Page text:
Raspberry Bush Care
If you are looking for something easy to grow and have a little space, Raspberries are for you. Sweet tasting Raspberries, grow wild in the woods and along trails in many parts of the country. They successfully compete with a wide variety of weeds in the wild. When you plant a few in your yard or garden, they will easily thrive. With a little care and attention, you will you will be rewarded with a big and juicy crop.
Raspberries are divided into 2 classes by fruit bearing habit:
JUNEBEARING: Bears fruit in early summer on 2 year old canes.
EVERBEARING: Bears fruit on ends of canes late in first season; and
laterally on same canes early in second season.
1) Full sunshine. Don't even begin to wish for a harvest in shade. At least 6-8 full hot sun-hours a day. If you can grow great roses in this spot, you'll be good for growing raspberries.
2) Even moisture. The key to obtaining good berries is to have good soil with even moisture when the berries are setting flower and fruit. Without the moisture, your berries will be small and tough. Plants need regular watering: a minimum of one inch of water per week especially during flowering and fruiting. Feed with complete fertilizer at blossoming time. Keep the area well weeded.
3) Raspberries are tolerant of many soils, but the best growth occurs in deep loam soils that are neither too wet nor too dry. If your soil is sandy or gravelly, the addition of rotted manure or compost helps retain moisture and provides nutrients. It's best to avoid heavy clay soils, but if you don't have a choice, work coarse organic materials into the top four inches (10 centimetres) to create a well-aerated top layer where the roots can run freely. Plant your canes in this amended top layer, then apply mulch.
The best time to plant is early spring or mid-autumn. One-year-old canes are sold bare-root or in pots.
1) Put new canes 18-inches apart in the rows. Put the rows at least 4-feet apart.
2) Allow approximately 6 canes to develop in each square foot of the row.
3) Rogue out the dead and weaker canes in the spring to only leave 6.
Plants will produce 3-5 canes the first year. The roots will produce fruit for ten years.
A berry will grow a cane the first year. It does not produce fruit in that first year. In the second year it will produce fruit and then it will die. You'll know the berry is ripe when you can put your fingertips on it and gently pulling – separate it from the core. Unripe berries are hard. Too ripe berries crumble away from the core or are soft and pulpy.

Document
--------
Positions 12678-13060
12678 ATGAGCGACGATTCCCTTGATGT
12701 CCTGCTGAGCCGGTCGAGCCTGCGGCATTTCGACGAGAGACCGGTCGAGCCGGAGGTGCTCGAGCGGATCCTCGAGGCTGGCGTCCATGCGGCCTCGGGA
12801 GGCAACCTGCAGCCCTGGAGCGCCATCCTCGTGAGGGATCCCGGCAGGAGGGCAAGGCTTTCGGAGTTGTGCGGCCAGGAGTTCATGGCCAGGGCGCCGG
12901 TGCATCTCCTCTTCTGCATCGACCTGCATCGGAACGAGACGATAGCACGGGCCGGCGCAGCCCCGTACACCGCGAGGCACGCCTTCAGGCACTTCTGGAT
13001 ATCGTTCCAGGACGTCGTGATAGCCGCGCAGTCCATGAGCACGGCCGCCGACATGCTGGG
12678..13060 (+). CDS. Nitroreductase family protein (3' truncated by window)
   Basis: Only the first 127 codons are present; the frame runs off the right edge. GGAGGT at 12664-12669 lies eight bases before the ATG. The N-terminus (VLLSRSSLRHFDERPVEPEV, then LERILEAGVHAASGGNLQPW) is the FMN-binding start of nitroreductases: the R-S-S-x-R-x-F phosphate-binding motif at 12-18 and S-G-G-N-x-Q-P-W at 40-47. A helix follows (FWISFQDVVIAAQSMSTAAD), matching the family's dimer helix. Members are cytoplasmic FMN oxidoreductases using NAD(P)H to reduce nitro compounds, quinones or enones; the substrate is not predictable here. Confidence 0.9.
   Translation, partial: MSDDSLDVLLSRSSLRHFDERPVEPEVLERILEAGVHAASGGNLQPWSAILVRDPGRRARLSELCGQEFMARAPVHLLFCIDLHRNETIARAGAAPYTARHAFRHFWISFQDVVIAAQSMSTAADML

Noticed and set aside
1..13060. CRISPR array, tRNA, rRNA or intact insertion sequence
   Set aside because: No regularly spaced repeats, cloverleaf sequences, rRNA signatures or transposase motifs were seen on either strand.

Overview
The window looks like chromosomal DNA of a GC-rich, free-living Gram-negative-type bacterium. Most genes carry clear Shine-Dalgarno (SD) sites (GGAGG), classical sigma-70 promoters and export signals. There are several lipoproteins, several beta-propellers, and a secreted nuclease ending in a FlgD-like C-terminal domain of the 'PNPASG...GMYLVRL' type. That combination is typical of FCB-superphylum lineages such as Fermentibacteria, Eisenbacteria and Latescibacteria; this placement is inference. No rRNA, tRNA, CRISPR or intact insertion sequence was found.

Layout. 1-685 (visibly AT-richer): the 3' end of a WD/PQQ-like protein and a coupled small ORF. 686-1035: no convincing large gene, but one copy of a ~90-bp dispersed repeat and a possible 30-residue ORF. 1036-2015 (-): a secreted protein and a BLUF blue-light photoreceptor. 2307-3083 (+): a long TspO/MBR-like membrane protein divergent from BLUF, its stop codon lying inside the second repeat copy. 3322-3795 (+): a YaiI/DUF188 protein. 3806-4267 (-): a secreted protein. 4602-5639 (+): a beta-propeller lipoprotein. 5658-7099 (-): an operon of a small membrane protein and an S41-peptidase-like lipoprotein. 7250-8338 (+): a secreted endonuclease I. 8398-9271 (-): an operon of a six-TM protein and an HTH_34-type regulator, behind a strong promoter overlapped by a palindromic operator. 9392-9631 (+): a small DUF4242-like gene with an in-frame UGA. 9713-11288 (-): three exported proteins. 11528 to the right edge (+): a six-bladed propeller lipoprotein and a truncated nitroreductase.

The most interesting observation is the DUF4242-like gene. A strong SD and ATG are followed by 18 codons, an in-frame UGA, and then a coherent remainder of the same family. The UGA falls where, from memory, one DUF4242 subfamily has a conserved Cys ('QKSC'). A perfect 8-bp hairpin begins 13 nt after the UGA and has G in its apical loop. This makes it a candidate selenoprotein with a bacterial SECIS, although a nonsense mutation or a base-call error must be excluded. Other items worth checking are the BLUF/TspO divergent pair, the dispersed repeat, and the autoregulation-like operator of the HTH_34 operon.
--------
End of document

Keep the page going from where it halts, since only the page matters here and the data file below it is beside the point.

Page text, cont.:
A good patch will produce plenty of runners. It is best to dig up runners to control the size of your raspberry patch.
General Pruning Care
Because a raspberry cane grows in year one and then produces the fruit in year two, you'll always have year one and year two canes in each square foot. To get the best quality of fruit from your raspberries, you need to prune annually.
On June bearing varieties, prune out entire cane after fruiting. On Everbearing types prune upper portion of cane after fall fruiting and then remaining cane after spring crop.
In the early spring, you reduce the number of canes to six in each square foot. Do this by removing all the dead canes first. Then prune out the weak and smaller canes leaving 6 big thick canes in each square foot of row. These strong year two canes will produce fruit and another crop of young canes. The row will become crowded over the summer as the canes grow.
If the canes are thin, you're either too crowded (left too many canes in the spring) or you're not feeding enough or not enough sunshine is penetrating to the plants.
Keep your rows as narrow as you can (one foot is ideal for harvesting) – you can mow the adventurous shoots off or dig them up in the spring or fall. You keep the rows narrow so the wind and sun can penetrate into the plants keeping them healthy and disease free.
The Everbearing plants grow like regular berries with one minor detail. The new canes produce a crop of berries on new wood in the fall. So a new cane produces a small crop of berries in the fall. Then it overwinters and produces a crop of berries in the spring as would a normal plant. Then it dies as would a normal plant. In order to get a spring and fall crop, treat your patch like a normal patch above. The second-year canes will give you a summer harvest while the new canes will give you a fall harvest. To only get a fall crop, mow everything to the ground in the early spring and only allow the new growth to produce a fruit set.
The most common disease problem with Raspberries is fungus disease. This can be minimized by keeping the hedgerows thinned. Insects are not a common problem. The biggest threat to your crop are birds. Unless you want to share the crop, we recommend a bird netting over the plants during the fruiting period.